One of the most effective ways to get your house ready to sell and make it more appealing to buyers is to declutter. Your realtor will tell you to get rid of almost everything that takes away from the overall aesthetics of the home, including notes on the refrigerator, knick-knacks, piles of paperwork, to-do lists, halfway finished crafts . . . you get the idea.
For the most part, anything that isn’t necessary or beautiful is tucked away so that when potential buyers come through your home, they aren’t distracted by all of the personal items. You want them to see the house in its best light, and to see the potential for how they can make it theirs.
It takes a lot of work to declutter a home, but whenever people do it, they’re always amazed. Suddenly, their home seems new — and a lot more appealing!
Why wait until you’re trying to sell your home to enjoy a cleaned-up, decluttered atmosphere? Take advantage of your home’s full potential and get rid of all that stuff! The task might feel overwhelming, but the rewards are well worth it. Here are some tips to help you on your mission.
Constantly weed. Just like a garden, your home needs constant attention to keep it from overgrowth. Keep a box handy and make it a habit to regularly put things in it to donate. Jewelry, clothes, shoes, toys, dishes, bedding . . . whatever you notice isn’t getting any use anymore, just drop it in the box and take it to your nearest donation center when it’s full.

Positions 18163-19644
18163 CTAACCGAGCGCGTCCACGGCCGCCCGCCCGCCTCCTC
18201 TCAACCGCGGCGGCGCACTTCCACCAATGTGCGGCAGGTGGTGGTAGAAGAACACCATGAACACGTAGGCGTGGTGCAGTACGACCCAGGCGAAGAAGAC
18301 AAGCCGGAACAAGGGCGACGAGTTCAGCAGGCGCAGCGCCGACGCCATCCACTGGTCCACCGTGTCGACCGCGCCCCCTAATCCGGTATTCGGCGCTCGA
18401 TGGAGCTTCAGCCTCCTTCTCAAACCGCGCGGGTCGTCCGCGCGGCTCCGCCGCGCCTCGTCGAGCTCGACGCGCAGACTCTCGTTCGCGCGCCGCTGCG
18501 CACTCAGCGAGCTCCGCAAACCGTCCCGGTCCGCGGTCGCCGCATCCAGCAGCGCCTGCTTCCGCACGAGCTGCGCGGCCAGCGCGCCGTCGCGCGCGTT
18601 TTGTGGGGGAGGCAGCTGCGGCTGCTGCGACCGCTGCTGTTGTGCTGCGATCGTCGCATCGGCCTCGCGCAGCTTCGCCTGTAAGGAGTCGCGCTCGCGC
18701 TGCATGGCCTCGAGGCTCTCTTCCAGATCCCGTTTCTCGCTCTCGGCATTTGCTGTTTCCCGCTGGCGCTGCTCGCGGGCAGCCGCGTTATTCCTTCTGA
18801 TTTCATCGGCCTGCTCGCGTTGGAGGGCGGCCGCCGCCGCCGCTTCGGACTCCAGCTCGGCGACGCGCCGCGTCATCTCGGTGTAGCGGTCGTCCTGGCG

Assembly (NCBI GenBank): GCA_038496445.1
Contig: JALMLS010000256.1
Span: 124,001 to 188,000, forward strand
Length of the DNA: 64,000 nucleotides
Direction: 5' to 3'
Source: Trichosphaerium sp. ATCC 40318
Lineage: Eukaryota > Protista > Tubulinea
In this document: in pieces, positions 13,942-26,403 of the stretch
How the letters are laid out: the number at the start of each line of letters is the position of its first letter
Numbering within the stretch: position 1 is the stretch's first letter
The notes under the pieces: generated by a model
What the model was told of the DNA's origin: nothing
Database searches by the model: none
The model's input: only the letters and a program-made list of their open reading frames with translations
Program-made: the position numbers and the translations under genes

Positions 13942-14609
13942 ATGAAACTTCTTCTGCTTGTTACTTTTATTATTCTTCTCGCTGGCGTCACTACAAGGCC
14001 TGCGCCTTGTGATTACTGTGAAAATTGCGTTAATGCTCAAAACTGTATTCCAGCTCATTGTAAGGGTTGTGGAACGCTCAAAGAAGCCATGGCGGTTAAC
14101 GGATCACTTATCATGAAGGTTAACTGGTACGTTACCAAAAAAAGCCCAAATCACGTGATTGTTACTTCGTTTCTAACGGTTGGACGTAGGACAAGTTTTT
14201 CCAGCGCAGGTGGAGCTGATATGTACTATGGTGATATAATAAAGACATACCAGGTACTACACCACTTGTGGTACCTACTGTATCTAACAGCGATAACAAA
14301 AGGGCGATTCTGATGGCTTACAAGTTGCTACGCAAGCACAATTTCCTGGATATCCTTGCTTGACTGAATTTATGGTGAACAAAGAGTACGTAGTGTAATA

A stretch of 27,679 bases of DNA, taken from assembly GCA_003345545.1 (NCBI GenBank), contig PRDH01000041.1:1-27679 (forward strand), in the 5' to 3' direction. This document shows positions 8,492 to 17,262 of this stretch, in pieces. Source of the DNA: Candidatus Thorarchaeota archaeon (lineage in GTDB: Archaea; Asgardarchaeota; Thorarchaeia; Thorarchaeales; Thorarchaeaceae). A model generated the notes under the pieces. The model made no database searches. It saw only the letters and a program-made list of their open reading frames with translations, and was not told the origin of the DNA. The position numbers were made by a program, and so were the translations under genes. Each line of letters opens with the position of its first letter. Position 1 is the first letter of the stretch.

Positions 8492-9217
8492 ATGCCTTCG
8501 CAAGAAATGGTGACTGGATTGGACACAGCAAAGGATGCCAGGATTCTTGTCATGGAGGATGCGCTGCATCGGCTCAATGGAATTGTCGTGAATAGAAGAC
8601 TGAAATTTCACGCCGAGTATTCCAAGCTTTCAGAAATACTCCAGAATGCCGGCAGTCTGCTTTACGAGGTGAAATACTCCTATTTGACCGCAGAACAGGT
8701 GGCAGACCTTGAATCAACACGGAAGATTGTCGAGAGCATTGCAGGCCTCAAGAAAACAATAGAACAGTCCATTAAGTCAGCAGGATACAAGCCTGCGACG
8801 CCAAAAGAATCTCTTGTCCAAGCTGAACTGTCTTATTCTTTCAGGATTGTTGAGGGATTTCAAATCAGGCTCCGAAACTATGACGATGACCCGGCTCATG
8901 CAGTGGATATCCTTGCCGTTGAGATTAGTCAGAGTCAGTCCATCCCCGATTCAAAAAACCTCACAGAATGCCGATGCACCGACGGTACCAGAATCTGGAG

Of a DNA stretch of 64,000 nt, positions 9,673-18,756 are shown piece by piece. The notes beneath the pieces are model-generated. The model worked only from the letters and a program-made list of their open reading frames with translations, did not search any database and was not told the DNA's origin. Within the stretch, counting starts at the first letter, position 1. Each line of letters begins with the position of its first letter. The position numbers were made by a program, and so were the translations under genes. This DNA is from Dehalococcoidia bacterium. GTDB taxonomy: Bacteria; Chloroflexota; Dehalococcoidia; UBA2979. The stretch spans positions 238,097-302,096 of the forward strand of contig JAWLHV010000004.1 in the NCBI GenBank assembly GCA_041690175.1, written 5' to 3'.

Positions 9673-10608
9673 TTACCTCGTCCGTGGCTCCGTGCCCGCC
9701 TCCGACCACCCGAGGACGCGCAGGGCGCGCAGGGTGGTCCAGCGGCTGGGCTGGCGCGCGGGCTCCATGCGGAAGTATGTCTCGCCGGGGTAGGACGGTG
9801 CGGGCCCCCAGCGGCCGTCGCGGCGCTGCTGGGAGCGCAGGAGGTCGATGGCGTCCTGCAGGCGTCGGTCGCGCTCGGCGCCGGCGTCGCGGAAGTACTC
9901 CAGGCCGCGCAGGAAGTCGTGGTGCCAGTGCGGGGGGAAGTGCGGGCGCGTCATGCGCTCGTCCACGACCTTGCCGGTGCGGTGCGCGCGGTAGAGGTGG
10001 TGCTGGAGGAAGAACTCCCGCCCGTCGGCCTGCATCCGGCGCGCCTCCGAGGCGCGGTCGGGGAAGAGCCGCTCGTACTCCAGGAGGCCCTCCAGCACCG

Deal with paperwork immediately. Paperwork is one of the most difficult areas to keep under control. By only handling it once, you’ll save a significant amount of time and energy. When the mail arrives, sort it that same day. Recycle anything considered trash and use a simple filing system for the items that need attention, whether it’s save, act upon (pay the bill, return the form, etc.), or something else. Never let papers sit in piles, because you’ll end up forgetting what’s on the bottom . . . guaranteed.
One thing at a time. If you try to declutter your entire house in one sitting, you’ll burn out pretty quickly. Instead, choose one desk or one shelf and start there. The feeling of accomplishment will give you more fuel, as will the pleasure of seeing the finished product. (Just imagine a shelf with room on it for everything!)
Delayed gratification. Let’s face it. Our homes tend to be cluttered because we have too much stuff. The next time you have the urge to buy something that isn’t strictly necessary, write it down along with the date. Give yourself a minimum amount of time that you will wait to purchase the item, whether it’s a week, two weeks, or a month. When the time is up, see if you still want to buy it. Odds are, the urge may have passed and you’ll find you don’t want it anymore. If you still want it, go ahead and buy it — and immediately find a place for it to live.
Clear visual noise. Get rid of anything that’s visually noisy and unnecessary, like price tags or brand labels. When you store items in boxes or containers, you win a victory by keeping things neatly together and all in one place. However, you lose some of the ground you gained if you keep manufacturer labels and stickers on those containers. Even if those boxes are in a closet, your house will feel more calm and less cluttered without the extra visual noise.
Whatever you do, the most important thing is to keep at it! Envision the way your home will look without the clutter and keep working towards that goal. Then savor the newfound mental space and sense of accomplishment.
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